The most important issue for development centres on the debate about the centrality of knowledge, technology and innovation to the process of economic development. While this much is broadly agreed, what is at issue is the precise mechanics of overcoming economic development challenges in different contexts. At the heart of it all is about how economies at different levels deploy the unending streams of information and knowledge to developmental ends. In time, the notion of income convergence between the poorer South and the wealthy North has proved a mirage, while a new economic divide has in fact occurred within the South itself, and as well, between regions and within regions. The debate relating to latecomers is thus framed in discussions about regions and countries that arrive late to mastering industrialization in achieving economic prosperity through the use of knowledge. In other words, a new divide has emerged among the latecomers themselves, and with it, greater conceptual complexity in the ways of our understanding of the divergent ways of economic development. We have thus separated "fast followers" and new "late comers".
This book enters this debate acutely aware of the complexity of this process. The authors argue that economic development is largely driven by innovation, concentrating on the dynamics of process, product and organizational changes and how they are embedded within specific and varied contextual institutions.
Table of Contents
Part 1 1. Innovation, Knowledge and Technology in Late Development Part 2 2. The Generation and Growth of Knowledge in Late Development 3. Technological Capability and Development 4. Innovation, Institutions and the Role of Policy 5. Advanced Knowledge Infrastructure for Economic Development Part 3 6. India and China within Global Reach? 7. Systemic Collaboration and State Support: Evidence from South Africa and Malaysia 8. Rough Road to the Market: Constrained Innovation and Entrepreneurship in Nigeria, Ghana and Bangladesh Part 4 9. Conclusions and Policy Suggestions
Banji Oyelaran-Oyeyinka is currently Director, Monitoring and Research Division, UN-HABITAT, Nairobi, Kenya. Padmashree Gehl Sampath is Research Fellow at the United Nations University-MERIT and visiting Research Fellow, Open University, UK
"This is an interesting book on an important set of issues – the nature and determinants of invention and innovation – applied to the development process. It is equally useful for assessing growth possibilities for the already developed nations as many of their advisors and policy-makers simply extrapolate from past success rather than evaluate and learn from it. The book provides an extensive summary of the debates on the importance and determinants of technological change for development, putting increase emphasis on the role of the state and of institutions in development, especially for the most lagging countries ."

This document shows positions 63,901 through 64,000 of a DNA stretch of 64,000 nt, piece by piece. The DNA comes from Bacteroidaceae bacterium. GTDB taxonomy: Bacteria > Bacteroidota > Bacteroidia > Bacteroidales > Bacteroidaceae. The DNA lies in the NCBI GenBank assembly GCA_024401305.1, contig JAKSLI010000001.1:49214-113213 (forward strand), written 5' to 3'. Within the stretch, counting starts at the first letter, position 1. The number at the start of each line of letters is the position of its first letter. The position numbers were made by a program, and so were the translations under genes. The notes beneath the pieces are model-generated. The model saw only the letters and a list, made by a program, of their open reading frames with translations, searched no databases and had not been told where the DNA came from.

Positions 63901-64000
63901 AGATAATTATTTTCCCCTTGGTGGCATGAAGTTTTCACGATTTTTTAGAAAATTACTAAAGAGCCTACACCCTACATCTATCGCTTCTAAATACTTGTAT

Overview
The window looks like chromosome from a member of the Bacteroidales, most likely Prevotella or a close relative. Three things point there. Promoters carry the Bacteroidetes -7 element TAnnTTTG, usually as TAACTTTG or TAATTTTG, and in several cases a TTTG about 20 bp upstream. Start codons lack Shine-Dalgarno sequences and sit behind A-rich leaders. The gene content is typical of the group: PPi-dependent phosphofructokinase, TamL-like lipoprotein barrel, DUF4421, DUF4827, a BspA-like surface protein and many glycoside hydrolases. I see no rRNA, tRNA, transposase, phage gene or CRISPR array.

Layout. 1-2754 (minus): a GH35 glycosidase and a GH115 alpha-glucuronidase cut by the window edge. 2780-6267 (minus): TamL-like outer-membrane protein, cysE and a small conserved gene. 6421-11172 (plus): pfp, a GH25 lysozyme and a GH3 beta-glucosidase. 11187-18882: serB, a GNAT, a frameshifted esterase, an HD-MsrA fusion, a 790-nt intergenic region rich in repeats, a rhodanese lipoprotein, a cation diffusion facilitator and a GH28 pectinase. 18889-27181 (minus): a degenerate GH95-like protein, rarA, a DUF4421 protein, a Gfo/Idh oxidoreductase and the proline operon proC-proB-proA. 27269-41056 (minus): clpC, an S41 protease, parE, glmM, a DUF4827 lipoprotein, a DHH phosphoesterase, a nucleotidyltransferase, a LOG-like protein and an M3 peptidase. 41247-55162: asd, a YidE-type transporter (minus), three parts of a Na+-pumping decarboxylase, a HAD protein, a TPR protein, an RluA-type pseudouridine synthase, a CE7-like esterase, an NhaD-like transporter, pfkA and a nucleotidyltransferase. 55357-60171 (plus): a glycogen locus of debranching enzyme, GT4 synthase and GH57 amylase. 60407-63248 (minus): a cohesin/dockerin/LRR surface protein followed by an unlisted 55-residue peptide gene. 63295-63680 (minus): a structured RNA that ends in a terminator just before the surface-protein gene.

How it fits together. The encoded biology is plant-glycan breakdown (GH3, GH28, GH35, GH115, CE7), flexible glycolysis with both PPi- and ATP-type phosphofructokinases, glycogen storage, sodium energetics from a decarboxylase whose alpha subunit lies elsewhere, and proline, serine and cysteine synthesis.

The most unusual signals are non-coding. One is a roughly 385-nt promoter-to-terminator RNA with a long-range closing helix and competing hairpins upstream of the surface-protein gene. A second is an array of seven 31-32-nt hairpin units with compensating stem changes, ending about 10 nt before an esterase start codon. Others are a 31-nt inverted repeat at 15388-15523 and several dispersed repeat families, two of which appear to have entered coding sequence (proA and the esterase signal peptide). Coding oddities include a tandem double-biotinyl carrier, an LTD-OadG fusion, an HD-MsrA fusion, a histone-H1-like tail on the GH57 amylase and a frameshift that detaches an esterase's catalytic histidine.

Professor Michael Bradfield, Dalhousie University
"This book achieves two elusive goals. First, it creates a novel framework from two bodies of scholarship; the economics of innovation and learning, and development economics. From this framework and using new empirical data collected in a variety of African and Asian countries, the authors enrich our understanding of how latecomers learn and innovate to create wealth through knowledge accumulation. In addition, the book points to the heterogeneity of knowledge and capabilities accumulation that distinguish latecomers and in turn suggests a new way of understanding latecomer economies. This thoughtful and path making book deserves to be read by all innovation and development scholars, policy makers and students alike."
Prof. Alice Amsden, MIT
"Latecomer Development is required reading for anyone interested in the issue of the role of innovation, knowledge and institutions in development. The two authors’ theoretical and empirical skills make this work both thought-provoking and very informative for policy making. This is one of the most important books in this field and one of the most interesting at a time where the least developed countries are left behind with totally dislocated knowledge systems which raise incredibly difficult challenges for development policy."
Prof. Dominique Foray